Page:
Investment in Australia’s desalination research has reached $39 million in just three years, building on the country’s $12 billion investment in six major desal plants during its “desalination decade” 2004-2013.
The National Centre of Excellence in Desalination Australia (NCEDA), based at Murdoch University’s Rockingham campus, now harnesses the expertise of 300 government, academic and industry scientists with its 44 innovative research projects supported by more than 90 industry and academic partners.
The Centre was founded at Murdoch in 2009 and has so far leveraged additional industry cash and in kind funding of $28 million on top of its Australian Government Water for the Future initiative funding to date of $11 million.
NCEDA has hosted over 900 visitors to its $5 million one-year-old Rockingham Desalination Research Facility and water science attraction the Desal Discovery Centre at Murdoch, which is a finalist in the 2012 WA Water Awards this month.
The Centre has awarded 27 scholarships worth $970,000 to Australian Honours and PhD university students, facilitating the employment of graduates within the industry.
NCEDA CEO Neil Palmer says the nation’s wise investment in desalination is timely as it reaches a pivotal point in water security with official long term predictions heralding longer and deeper droughts for several large populated states.
“Desalination is necessary insurance against Australia’s growing climatic instability,” Mr Palmer says.
“Desal is the only new and sustainable climate-resilient source of water available for our increasingly thirsty population.”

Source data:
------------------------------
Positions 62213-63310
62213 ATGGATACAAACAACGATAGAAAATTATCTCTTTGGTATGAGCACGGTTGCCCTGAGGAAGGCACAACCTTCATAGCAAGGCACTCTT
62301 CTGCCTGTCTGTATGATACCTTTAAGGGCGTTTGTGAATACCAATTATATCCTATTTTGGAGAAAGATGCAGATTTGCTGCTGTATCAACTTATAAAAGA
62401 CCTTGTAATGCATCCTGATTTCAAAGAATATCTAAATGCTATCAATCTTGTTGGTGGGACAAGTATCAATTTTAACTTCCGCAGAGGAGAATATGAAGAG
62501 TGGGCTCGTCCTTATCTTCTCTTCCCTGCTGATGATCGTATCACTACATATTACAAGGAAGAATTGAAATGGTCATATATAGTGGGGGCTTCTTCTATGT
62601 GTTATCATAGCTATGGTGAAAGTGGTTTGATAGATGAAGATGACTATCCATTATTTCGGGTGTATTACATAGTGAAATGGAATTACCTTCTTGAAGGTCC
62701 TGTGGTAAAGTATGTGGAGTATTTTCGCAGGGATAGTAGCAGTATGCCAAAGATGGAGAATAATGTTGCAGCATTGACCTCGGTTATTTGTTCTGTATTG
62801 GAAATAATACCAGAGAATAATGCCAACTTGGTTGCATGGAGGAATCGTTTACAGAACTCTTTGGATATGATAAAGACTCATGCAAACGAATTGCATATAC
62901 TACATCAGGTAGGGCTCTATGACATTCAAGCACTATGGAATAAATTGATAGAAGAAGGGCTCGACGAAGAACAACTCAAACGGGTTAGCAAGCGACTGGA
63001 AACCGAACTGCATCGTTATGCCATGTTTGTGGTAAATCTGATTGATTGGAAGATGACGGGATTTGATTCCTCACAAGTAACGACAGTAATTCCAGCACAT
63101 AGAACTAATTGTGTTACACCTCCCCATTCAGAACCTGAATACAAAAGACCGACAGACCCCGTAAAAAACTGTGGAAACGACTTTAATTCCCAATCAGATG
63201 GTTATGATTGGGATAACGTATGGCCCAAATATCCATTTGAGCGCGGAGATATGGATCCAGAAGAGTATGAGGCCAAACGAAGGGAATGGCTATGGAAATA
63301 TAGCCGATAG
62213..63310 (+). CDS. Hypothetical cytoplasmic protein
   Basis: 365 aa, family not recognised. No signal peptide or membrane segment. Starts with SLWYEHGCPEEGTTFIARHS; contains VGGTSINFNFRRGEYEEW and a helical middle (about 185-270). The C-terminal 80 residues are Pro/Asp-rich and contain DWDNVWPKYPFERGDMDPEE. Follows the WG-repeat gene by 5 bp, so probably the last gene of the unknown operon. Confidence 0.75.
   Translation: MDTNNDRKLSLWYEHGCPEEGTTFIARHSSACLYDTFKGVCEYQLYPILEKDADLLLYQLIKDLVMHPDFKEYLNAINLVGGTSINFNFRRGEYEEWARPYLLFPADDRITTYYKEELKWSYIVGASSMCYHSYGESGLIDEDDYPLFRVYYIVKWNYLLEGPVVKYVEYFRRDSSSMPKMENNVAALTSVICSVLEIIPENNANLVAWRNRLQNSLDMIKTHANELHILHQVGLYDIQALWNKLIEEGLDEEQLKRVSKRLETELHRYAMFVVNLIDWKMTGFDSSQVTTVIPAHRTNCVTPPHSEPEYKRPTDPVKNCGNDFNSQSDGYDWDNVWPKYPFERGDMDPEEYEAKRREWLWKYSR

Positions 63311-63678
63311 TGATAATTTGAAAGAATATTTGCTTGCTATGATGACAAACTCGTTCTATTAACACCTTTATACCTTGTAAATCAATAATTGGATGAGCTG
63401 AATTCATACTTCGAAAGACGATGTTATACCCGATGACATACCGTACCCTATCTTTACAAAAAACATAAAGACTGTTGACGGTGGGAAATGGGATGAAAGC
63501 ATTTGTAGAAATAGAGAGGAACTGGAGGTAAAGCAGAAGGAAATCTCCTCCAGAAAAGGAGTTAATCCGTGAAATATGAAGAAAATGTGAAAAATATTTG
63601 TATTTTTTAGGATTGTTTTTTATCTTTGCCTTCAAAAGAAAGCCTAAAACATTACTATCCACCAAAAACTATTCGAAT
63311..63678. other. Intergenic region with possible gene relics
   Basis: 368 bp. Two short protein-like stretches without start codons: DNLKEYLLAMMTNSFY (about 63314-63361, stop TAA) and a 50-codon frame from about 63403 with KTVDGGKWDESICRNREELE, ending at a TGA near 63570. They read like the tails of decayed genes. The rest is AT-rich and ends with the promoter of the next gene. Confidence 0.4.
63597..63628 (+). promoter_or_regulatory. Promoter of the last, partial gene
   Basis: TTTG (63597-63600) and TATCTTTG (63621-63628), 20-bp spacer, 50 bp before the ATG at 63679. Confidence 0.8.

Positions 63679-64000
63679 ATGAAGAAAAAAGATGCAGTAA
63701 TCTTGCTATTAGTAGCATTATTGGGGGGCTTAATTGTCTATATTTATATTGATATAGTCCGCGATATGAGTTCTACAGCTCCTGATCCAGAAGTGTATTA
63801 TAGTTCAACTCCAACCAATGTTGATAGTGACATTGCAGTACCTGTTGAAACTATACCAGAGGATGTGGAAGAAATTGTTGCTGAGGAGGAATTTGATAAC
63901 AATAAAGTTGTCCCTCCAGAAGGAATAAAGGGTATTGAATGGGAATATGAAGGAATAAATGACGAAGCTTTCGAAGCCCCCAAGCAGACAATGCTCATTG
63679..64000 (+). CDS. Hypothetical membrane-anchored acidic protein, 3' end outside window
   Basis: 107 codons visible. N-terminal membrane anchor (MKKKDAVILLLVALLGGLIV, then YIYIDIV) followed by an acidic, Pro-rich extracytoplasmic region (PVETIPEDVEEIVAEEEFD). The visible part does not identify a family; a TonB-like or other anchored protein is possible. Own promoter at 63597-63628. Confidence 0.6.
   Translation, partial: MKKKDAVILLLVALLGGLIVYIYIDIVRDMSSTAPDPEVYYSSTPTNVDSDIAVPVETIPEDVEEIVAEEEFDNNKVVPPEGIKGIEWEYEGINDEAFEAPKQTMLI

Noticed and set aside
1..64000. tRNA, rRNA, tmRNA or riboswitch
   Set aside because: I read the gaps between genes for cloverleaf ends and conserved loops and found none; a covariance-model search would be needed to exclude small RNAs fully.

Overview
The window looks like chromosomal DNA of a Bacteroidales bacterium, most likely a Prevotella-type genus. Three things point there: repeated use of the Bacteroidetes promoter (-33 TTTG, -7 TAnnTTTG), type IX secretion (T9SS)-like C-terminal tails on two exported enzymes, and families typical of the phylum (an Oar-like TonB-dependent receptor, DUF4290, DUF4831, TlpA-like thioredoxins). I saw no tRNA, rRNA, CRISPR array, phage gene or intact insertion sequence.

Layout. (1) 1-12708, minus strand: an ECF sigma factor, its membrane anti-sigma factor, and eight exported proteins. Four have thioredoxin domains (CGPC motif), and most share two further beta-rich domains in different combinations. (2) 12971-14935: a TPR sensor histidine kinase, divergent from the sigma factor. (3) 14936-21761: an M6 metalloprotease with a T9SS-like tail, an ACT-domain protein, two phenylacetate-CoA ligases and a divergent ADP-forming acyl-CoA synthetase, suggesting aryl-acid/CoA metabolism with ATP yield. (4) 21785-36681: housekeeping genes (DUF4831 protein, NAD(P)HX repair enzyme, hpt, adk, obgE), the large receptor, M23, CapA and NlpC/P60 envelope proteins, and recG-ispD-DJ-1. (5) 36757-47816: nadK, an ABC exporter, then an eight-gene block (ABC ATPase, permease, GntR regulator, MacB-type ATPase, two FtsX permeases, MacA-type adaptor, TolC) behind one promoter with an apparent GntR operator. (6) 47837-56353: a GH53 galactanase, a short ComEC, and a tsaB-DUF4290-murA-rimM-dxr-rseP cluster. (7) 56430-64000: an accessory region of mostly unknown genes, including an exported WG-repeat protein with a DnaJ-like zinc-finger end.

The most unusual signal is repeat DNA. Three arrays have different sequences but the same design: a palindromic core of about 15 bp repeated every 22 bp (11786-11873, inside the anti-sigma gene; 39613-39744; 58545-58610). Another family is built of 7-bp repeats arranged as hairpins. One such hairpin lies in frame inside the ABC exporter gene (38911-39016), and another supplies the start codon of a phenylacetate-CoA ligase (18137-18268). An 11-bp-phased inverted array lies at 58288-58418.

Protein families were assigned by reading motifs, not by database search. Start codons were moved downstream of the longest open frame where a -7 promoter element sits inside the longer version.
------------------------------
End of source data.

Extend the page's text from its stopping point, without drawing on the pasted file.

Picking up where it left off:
Mr Palmer says NCEDA research projects are investigating the role desalination can play in sustainable food production, with the aim of helping Australia become the food bowl for Asia.
“Our researchers are also working to provide safe, clean drinking water supplies for rural and remote communities using solar desalination, and looking at how Australia can replace costly materials imports and create new export opportunities.
“Centre scientists are continually improving desalination technology to further lower energy consumption of desal plants and to increase the use of renewable energies in water production.”
Australia’s six major coastal seawater desalination plants purchase renewable energy from wind and solar farms, and the technology is less energy-intensive than when compared to provision of household electricity or heating.
Mr Palmer says NCEDA experts, scientists and research projects are becoming increasingly sought after internationally, helping to build Australia’s reputation in scientific excellence and endeavour.
The Centre’s newly appointed Commercialisation Manager, Tymen Brom, is working with scientists and supporting partners to develop promising business opportunities with economic benefits for Australia.
NCEDA has just released details of its international achievements in desalination research excellence in its 2011-2012 Annual Report.